House honors J.R. Clifford

By Kyla Asbury | Feb 16, 2012

House Speaker Rick Thompson presents the resolution to J.R. Clifford descendent Harry Stewart. From left are Delegate Charlene Marshall, Tom Rodd, Harry Stewart and Delegate Meshea Poore. (Photo courtesy of the House of Delegates)

CHARLESTON – The West Virginia House of Delegates enacted a resolution honoring West Virginia's first African American lawyer and pioneer civil rights activist, John Robert "J.R." Clifford, on Feb. 15.

The resolution noted Clifford's many accomplishments as an attorney, scholar and activist.

Delegate Meshea Poore of Kanawha County presented the resolution.

"As West Virginia's first African American attorney, J.R. Clifford brought about the most progressive state court decision in America of its time—the black schools must have the same school terms as white schools and their teachers must be paid the same," Poore said. "He dedicated his entire life and career to pursuing equality and was truly a remarkable person."

Clifford's descendent, Harry Stewart, was present at the resolution, which was sponsored by Poore and Delegates Charlene Marshall, Clif Moore, Tim Miley, Patrick Lane and Tim Armstead.

"The heroism of men like Clifford is inspiring a new generation to be proud of West Virginia," said the J.R. Clifford Project Director Judy Rodd. "It's great that Delegate Poore is bringing this to the Legislature and raising J.R. Clifford's profile in our state's history."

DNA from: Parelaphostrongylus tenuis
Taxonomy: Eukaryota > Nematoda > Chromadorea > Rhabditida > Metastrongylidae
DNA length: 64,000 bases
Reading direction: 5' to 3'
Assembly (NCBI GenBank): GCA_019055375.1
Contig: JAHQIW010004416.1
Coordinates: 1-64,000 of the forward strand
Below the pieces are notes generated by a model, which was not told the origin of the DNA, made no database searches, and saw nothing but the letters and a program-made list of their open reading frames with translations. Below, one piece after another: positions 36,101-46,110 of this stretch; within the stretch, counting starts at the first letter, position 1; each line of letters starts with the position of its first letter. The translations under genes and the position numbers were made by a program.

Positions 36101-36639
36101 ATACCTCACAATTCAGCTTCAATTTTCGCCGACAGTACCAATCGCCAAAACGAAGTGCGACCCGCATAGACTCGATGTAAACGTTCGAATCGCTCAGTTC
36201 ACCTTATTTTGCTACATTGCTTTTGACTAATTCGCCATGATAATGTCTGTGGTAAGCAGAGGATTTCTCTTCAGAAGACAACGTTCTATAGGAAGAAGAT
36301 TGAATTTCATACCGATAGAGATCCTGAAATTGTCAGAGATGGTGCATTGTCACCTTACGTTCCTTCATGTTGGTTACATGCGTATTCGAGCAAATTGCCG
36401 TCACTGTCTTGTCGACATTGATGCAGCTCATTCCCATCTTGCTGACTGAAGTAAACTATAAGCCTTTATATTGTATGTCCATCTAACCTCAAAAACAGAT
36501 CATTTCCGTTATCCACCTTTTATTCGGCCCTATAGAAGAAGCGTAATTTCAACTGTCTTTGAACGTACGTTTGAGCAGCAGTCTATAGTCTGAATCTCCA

Marshall said the J.R. Clifford Project has done a great deal to educate West Virginians, students in particular, about Clifford's accomplishments.

"I am proud that the Legislature has been able to provide funding to help in that effort," Marshall said.

Tom Rodd, the J.R. Clifford Project Co-Director, said some of the state funding has paid for an educational coloring book about Clifford, more than 10,000 of which have been distributed to schools.

"It's very exciting to have the Legislature honor J.R. Clifford today," Tom Rodd said. "The Legislature has been very supportive of educating West Virginians about the work of J.R. Clifford. He was a real civil rights pioneer of national importance."

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